Weemo, a service that offers a WebRTC-based real-time video chat platform for software vendors, service providers and developers, launched its new mobile SDK today that brings the company’s services to third-party vendors who want to use its WebRTC capabilities in iOS, Android and PhoneGap apps.
Weemo’s technology was previously only available to select partners, but it’s now open to all third-party software vendors who want to work with the company.
WebRTC is in an interesting spot right now. It’s one of the most interesting new browser technologies we’ve seen in a while, but while it’s at the cusp of becoming a mainstream technology, the lack of native support by Microsoft and other vendors is keeping it stuck in place right now. The lack of a complete mobile solution, Weemo’s founder and CEO Thomas Cottereau believes, remains a major roadblock for wider adoption of this technology (besides the fact that IE and Safari don’t support it either).
The company, which launched in 2007, has quite a bit of experience in dealing with video conferencing and it’s bringing this to its WebRTC platform as well. The company recently opened its eighth data center and now has a presence in San Jose, New York, London, Paris, Mumbai, Singapore and Hong Kong.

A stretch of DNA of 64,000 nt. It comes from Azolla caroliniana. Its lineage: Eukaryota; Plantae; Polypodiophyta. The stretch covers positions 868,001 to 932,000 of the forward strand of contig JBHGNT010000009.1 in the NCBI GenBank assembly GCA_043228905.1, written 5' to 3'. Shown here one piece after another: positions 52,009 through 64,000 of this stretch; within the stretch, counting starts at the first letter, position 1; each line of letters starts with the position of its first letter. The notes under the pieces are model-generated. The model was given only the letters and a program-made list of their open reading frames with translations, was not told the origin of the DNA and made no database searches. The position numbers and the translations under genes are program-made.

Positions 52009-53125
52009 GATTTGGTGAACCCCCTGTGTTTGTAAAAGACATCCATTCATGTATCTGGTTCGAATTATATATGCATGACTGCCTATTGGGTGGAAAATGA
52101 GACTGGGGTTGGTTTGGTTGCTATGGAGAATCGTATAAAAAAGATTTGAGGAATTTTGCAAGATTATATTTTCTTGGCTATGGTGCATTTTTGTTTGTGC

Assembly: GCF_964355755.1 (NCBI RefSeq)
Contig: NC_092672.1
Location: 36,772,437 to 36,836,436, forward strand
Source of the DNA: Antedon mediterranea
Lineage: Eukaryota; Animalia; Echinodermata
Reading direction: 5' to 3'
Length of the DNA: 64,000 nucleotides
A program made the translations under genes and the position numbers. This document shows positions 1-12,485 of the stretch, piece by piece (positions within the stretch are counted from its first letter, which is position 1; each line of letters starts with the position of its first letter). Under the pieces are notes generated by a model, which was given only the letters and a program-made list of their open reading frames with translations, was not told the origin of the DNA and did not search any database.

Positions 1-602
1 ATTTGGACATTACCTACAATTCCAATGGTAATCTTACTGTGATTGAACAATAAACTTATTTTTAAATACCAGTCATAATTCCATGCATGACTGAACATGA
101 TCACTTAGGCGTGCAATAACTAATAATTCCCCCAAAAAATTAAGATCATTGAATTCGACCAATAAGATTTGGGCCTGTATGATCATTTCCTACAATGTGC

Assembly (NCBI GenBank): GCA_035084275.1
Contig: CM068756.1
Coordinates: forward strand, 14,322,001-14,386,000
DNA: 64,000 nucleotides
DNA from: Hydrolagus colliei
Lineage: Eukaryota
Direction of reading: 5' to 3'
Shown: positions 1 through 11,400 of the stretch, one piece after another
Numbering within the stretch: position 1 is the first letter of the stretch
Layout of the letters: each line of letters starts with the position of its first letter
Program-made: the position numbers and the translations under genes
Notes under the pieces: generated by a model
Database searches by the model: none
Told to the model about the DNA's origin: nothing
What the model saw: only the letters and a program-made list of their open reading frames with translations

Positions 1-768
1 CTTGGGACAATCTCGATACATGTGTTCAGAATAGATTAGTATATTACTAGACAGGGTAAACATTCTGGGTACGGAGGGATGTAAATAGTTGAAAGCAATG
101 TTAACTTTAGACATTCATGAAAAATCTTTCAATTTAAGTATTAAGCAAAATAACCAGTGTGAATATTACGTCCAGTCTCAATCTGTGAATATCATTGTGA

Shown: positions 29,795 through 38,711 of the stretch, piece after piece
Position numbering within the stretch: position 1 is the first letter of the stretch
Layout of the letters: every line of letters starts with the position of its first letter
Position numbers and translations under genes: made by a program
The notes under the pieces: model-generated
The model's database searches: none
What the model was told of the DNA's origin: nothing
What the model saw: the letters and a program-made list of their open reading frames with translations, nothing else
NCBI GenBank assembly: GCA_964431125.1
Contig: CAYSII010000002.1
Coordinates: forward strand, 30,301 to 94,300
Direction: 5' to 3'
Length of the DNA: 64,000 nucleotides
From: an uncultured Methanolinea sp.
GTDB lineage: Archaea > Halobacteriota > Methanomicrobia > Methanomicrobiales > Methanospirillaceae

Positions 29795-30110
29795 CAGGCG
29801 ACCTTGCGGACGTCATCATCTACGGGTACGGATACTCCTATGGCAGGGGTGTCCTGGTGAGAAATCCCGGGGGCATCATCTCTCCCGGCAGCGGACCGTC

By using its software virtualized video conferencing bridge, for example, Weemo can support multi-party chats, even though the WebRTC specs don’t officially support this feature. The company charges its partners a flat per-user fee but it doesn’t charge for usage.
As Cottereau told me, it’s important to remember that WebRTC isn’t a complete solution for video chat in the browser. It gives developers a wide range of choices, but even just establishing a peer-to-peer call can be challenging because of firewalls and proxies. To make video calls, you also need at least a basic cloud infrastructure to handle the media relay.
In some regards, Weemo is similar to the WebRTC services Telefonica’s OpenTok platform currently offers developers. TokBox, too, offers SDKs for iOS and Android, as well as support for multi-party video chats, traffic shaping and other advanced features that aren’t part of the original WebRTC spec.